By THOMAS P. WEAVER, HORIZON Editor
WATERTOWN-The Clay County Bulldogs’ hopes of making a run to the State Tournament were dashed here last Thursday night as Clarkrange ended the team’s season in the Region 4A semi-finals by a score of 36-32.
Despite beating them twice in the regular season, poor shooting did the Dawgs in as the third time was the charm for the Buffaloes.
“We picked a bad time to shoot that poorly,” head coach Rob Edwards said of the team’s uncharacteristic 29% field goal percentage in the loss. “Watching the film, there wasn’t much there except we couldn’t make shots.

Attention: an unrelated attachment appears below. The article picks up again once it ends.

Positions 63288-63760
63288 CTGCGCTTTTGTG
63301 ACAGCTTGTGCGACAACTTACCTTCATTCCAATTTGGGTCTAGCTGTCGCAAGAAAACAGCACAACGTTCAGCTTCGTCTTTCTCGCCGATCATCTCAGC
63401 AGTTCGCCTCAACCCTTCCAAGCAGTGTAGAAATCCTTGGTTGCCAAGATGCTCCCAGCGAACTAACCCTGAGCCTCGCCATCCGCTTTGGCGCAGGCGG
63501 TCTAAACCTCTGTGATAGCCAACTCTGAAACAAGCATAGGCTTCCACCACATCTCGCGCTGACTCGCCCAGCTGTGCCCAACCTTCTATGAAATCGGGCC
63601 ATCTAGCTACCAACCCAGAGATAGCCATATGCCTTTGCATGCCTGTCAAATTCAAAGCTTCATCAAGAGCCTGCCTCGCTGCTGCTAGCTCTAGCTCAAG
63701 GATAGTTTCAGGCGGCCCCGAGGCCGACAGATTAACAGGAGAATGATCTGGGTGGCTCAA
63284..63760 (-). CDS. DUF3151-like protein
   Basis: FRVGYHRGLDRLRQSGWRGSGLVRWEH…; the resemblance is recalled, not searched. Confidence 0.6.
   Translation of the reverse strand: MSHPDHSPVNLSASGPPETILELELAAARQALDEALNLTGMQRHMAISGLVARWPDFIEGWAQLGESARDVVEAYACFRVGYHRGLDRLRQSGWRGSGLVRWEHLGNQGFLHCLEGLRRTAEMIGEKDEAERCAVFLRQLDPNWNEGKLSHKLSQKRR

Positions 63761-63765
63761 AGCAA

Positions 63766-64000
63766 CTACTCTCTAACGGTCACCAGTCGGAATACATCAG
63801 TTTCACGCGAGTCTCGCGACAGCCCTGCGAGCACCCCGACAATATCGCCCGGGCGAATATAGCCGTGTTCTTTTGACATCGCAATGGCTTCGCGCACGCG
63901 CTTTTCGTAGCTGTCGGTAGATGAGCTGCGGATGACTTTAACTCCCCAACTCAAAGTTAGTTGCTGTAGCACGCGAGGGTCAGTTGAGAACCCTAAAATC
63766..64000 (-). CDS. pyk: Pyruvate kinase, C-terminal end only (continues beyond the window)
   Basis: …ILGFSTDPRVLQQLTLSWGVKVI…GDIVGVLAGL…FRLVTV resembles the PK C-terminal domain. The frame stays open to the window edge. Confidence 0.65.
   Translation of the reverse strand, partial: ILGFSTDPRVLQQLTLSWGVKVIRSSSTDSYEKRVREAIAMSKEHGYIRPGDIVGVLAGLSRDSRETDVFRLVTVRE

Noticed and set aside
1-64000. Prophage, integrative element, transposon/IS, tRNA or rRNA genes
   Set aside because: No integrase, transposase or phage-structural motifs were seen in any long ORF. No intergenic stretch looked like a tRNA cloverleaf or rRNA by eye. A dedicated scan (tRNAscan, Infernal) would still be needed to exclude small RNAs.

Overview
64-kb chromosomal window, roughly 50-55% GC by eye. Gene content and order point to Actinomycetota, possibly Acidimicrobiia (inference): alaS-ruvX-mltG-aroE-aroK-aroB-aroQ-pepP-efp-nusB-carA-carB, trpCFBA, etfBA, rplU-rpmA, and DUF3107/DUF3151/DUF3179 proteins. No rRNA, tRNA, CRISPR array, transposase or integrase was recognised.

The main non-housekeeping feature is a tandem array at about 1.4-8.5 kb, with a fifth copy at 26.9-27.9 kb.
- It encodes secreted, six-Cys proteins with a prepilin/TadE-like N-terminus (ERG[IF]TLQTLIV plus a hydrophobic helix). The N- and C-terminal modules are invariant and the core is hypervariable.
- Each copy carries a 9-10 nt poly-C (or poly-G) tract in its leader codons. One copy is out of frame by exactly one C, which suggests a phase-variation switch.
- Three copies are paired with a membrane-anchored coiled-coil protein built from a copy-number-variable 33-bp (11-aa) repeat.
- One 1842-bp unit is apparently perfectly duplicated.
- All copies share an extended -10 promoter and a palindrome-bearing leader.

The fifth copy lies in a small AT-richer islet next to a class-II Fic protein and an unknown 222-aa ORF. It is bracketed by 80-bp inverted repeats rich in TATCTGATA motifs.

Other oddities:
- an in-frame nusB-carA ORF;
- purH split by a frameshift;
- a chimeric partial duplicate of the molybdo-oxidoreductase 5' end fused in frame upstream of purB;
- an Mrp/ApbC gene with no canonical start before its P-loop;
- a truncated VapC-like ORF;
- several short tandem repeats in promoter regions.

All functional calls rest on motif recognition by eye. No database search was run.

“Most of the time when you hold a team to less than 40 points, you win, but that wasn’t the case,” the coach continued. “I don’t know how you explain it–it wasn’t like we were way off either. A lot of them were in-and-out.
“We ran offensive sets and got the shots we expected to get, we just missed–it’s frustrating to have a team like this and watch them give everything they had and come up short, but that’s what happened. In the postseason, you’ve got to have the ball bounce your way to win and we weren’t that fortunate.”
Edwards said despite getting knocked out of the postseason earlier than they had hoped, his senior-led team had nothing to be ashamed of.
“This team was the regular season conference champs and won the District (7A) tournament,” Edwards said. “I told them after the game that would be a heck of a year for most teams and that a lot of people would like to be sitting here in their shoes.